Author : John E. Charalambakis
Date : January 26, 2013
The words quoted in the title above, were pronounced by Christine Lagarde (the head of the IMF) at the Davos annual economic conference. She was referring to the EU experience in 2012. Without a doubt, the Euro zone almost collapsed last year, and her recommendation was to avoid a relapse in 2013 while not letting their guard down by thinking that the existential threats to the Euro zone are over.
In mid December we wrote that we expect a good year for the markets in 2013. Temporarily the fears of a market collapse have receded, and thus our call that for the time being precious metals may go sideways –or even experience a decline – given that the fear premium may not be justified. On the contrary, equities seem to be destined for good returns, especially if money leaves the bond markets and parked in equities. However, we need to emphasize that what is described above is not a long term picture of how we view things. On the other side, to leave money on the table is not wise.
We believe that 2013 and possibly 2014 will be pivotal years for the structural transformation of global public finance. The term “finance” is traced back to the Old French word finer referencing the notion of settling a fine and a debt, or paying a ransom. From that old French word it developed into the Middle English word finaunce meaning a fine or forfeit. The semantic development of the concept of finance can also be traced in the Spanish word finanza which hints to its Gallicism origins. Over time the word has come to imply flows of resources. We are of the opinion that the structural makeup of those flows is experiencing a systemic makeup. The primary focus of finance is the supply and pricing of capital assets – such as equity, bonds, structured notes, options, etc. – in an environment that takes into account risks and returns while (hopefully) it allocates resources in an efficient manner that does not neglect opportunities for arbitrage.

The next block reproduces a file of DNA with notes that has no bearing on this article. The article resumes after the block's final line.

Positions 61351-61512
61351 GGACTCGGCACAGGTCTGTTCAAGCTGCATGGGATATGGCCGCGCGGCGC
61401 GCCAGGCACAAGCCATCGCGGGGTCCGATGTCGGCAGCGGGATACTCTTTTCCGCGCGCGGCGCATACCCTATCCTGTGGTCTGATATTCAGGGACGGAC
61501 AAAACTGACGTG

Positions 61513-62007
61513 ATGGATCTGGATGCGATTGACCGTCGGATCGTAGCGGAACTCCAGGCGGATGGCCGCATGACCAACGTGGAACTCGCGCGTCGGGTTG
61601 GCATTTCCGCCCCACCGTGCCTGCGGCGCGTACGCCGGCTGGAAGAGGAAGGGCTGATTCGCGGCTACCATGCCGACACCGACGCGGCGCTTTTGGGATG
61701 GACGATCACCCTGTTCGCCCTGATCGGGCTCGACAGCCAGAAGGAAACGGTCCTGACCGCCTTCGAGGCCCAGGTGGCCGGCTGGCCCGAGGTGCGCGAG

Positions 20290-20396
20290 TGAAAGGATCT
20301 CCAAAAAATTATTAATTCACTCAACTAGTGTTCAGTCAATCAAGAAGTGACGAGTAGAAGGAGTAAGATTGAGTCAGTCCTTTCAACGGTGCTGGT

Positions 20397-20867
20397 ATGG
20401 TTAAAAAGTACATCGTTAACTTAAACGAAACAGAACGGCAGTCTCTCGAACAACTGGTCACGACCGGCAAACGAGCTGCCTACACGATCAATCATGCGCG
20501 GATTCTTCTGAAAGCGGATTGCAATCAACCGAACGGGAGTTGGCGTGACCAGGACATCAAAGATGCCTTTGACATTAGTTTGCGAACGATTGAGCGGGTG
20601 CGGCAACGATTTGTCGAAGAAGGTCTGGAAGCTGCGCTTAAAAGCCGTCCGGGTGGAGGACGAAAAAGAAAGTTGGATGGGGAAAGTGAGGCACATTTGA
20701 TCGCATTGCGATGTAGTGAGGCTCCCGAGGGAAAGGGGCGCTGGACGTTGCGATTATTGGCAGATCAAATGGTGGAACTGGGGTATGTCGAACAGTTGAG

Finance refers mainly to private financial operations. This is because historically private flows have been much larger than public flows (except in major war periods when public finance consume the majority of the resources). Even during periods of “big government”, private financial flows (new shares issued, corporate debt raised, net private borrowing, etc.) exceeded public flows (net public borrowing of federal, state, and local governments). The financial crisis of 2007-’08 set the foundations for the reversal of that historical reality.
We are moving into an era where public flows will systematically exceed private flows, and central banks are at the center of that reversal. If that is the case, then we should start thinking hard if the central banks’ independence can be sustained in the long run. Signs from Japan in the last month point to the fact that the central bankers there seem to be getting their orders from the new Japanese government, possibly paving the way to competitive devaluations and irresponsible monetization. We shall return to this important topic in future commentaries when we will also respond to Professor Krugman’s call for extreme monetization, in what we shall call the “Monetization of our Nothingness”. At this point we only want to state that this is a dangerous path (and an existential threat) that could metamorphosize the global economy into a monster.
Returning to the Euro zone issues, here is a list of six existential threats to the EU: